In the 1890s, Korovin became very active in the World of Art group (‘Mir Iskusstva’). These artists adopted a new aesthetic approach to the world’s artistic heritage; they popularized the traditions of folk art and of Russian art of the eighteenth and early nineteenth centuries.

In 1896, Korovin designed, to great acclaim, the pavilion of the All-Russian Exhibition of Arts and Crafts at Nizhnii Novgorod. In 1900, he designed the decorations for the Central Asia section of the Paris World Fair; the same year he was awarded the Legion of Honour.

At the beginning of the twentieth century Korovin began to take a more close interest in the theatre. Working for the Bolshoi theatre he upheld new principles in designing operas and ballets. His evolution as a stage artist is directly linked to his mature painting. The peculiar features of the Russian Impressionist school became increasingly pronounced in his works of this period: the predilection for decorative effects, the emphatically expressive coloristic solutions and the pronounced romantic note. Korovin’s subjects were quite diverse, they included townscapes and rural landscapes, portraits and still lifes.

The first years of the 20th century were undoubtedly the peak of his creative career. In 1905, Korovin received the title of the Academician of Painting, and in 1909-1913 taught at the Moscow School of Painting.

In 1923, Korovin left Russia never to return. He spent the last 15 years of his life in France supported by Shalyapin, he worked for theatre as a stage designer. He also became famous as a book illustrator, but this period is obviously inferior to his former achievements.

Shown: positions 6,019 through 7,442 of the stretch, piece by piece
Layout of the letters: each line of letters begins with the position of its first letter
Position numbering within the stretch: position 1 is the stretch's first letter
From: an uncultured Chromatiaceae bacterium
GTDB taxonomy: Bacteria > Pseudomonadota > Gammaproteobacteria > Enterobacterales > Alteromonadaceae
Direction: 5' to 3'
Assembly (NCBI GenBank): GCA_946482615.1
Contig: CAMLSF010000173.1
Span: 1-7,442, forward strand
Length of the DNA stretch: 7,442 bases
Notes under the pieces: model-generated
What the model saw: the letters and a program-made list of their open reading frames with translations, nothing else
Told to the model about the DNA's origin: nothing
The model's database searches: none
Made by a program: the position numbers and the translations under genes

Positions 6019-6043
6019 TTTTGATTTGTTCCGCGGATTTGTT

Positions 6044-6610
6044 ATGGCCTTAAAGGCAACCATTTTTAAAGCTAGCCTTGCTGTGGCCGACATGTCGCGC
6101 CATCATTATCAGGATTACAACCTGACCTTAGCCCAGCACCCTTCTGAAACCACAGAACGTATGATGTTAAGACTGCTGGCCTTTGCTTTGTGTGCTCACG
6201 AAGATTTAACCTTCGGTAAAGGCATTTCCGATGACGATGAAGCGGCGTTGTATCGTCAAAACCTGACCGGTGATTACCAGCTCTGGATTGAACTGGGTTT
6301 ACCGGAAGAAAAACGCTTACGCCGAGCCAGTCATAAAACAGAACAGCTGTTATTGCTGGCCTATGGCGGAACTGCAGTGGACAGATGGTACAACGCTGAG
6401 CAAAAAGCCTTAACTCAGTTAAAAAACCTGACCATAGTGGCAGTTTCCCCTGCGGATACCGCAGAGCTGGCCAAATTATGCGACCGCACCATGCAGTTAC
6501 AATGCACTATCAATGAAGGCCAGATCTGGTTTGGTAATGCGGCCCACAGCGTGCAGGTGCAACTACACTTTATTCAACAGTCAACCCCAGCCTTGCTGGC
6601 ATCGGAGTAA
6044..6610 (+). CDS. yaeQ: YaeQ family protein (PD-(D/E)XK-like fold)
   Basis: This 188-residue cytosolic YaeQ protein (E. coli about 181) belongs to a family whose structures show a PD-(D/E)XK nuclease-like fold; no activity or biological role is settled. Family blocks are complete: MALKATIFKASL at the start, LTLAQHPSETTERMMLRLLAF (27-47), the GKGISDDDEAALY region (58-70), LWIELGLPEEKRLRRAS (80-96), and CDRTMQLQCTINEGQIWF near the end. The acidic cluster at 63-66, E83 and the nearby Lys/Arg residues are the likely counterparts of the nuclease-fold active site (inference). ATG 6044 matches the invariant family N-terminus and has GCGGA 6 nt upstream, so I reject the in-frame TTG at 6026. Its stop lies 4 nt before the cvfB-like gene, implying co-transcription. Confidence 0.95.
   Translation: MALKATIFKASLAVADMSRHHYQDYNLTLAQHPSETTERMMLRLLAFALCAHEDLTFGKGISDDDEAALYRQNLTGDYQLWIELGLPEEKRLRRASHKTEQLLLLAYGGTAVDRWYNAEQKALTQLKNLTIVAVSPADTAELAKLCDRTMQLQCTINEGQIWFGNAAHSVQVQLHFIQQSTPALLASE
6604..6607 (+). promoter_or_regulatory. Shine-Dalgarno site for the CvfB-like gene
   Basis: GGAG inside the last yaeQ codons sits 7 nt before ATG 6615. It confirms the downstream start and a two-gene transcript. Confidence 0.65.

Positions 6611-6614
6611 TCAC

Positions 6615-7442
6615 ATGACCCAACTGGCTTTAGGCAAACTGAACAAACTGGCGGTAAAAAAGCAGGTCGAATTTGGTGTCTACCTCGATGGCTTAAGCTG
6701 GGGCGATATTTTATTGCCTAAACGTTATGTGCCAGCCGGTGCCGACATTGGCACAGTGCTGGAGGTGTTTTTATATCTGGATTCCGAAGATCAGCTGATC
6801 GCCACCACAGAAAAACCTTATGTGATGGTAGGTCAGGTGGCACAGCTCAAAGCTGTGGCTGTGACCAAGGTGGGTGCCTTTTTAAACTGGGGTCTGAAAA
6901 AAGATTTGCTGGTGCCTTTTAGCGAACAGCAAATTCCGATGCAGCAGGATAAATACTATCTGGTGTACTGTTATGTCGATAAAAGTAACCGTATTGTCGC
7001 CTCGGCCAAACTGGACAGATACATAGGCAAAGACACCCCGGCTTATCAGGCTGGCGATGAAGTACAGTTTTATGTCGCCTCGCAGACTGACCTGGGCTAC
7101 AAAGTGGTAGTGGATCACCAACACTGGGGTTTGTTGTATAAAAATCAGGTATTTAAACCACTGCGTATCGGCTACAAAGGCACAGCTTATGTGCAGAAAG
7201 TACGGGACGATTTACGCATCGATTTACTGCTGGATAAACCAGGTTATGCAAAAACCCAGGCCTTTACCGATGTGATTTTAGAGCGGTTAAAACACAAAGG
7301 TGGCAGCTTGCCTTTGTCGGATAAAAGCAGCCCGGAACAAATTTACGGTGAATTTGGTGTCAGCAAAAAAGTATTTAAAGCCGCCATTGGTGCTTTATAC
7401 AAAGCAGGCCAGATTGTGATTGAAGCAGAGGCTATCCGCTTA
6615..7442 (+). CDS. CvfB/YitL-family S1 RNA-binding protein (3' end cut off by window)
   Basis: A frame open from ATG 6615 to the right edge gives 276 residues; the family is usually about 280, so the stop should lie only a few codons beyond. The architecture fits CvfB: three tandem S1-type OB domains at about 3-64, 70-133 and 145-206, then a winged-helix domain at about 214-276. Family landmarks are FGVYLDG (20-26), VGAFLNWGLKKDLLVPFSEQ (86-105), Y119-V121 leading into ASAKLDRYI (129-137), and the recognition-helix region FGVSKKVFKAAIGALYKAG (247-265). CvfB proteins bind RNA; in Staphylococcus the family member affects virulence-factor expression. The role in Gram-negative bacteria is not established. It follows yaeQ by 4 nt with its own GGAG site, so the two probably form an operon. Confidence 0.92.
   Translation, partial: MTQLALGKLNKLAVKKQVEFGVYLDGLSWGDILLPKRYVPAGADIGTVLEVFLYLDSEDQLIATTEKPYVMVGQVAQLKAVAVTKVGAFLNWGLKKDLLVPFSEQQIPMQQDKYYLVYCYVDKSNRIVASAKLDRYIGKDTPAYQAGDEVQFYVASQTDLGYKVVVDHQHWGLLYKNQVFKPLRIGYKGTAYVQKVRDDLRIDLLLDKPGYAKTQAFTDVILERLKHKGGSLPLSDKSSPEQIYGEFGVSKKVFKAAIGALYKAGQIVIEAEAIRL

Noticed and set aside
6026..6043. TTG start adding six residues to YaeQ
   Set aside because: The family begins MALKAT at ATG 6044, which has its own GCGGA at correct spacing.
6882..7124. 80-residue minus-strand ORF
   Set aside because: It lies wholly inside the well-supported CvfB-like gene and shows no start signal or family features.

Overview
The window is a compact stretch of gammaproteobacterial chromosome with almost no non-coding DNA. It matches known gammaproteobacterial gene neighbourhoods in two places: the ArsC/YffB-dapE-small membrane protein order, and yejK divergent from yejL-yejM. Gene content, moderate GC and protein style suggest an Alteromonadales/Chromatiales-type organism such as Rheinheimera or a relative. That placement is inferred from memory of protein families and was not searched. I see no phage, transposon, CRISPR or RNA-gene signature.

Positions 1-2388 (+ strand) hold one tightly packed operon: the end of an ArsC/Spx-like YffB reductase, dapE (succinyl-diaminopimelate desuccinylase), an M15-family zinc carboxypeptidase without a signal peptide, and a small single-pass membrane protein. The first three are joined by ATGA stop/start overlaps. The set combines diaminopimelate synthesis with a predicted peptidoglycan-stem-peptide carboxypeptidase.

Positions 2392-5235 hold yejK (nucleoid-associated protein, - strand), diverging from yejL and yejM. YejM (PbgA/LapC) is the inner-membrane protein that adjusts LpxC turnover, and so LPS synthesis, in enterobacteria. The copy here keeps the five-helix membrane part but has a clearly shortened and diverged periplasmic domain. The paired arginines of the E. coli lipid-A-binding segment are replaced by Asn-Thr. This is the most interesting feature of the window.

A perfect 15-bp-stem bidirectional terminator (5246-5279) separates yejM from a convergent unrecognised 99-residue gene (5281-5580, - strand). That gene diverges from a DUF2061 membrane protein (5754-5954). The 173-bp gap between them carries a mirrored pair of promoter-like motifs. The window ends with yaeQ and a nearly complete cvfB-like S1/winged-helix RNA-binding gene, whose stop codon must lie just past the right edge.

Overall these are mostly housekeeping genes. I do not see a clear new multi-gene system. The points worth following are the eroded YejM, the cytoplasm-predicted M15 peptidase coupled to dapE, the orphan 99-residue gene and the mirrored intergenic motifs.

The artist died on September 11th, 1939 in Paris.

Konstantin Korovin always protested against attempts to place him into any artistic school or movement. Nevertheless he became the first Russian Impressionist painter, moreover, he was the creator of the national variant of this International school.

In 1893, Korovin returned from Europe, dazzled by French Impressionism. The painter, who understood that Russian nature required a different style, made this landscape particularly warm. The landscape gives the impression of being a welcoming and intimate interior. The wide open gate, the sleigh harnessed to the horse and the half open door of the house indicate a human presence. It is one of the most intimate and personal of Russian landscapes; the harmony between man and nature is omnipresent. The studied use of shades of pearl may at first glance be somewhat tiresome, but the rich greys and yellows, and the blue of the sky, are striking. This painting is not a rejection of Impressionism but a search for a Russian variant thereof. By muting the resonance of the colors and varying the cold and warm shades, Korovin was able to represent the variations of light in the atmosphere. This work, and the artist’s trip to Northern Russia in 1894, were an important period in Korovin’s creative history, freeing him from the influences of other painters and allowing him to find his own style.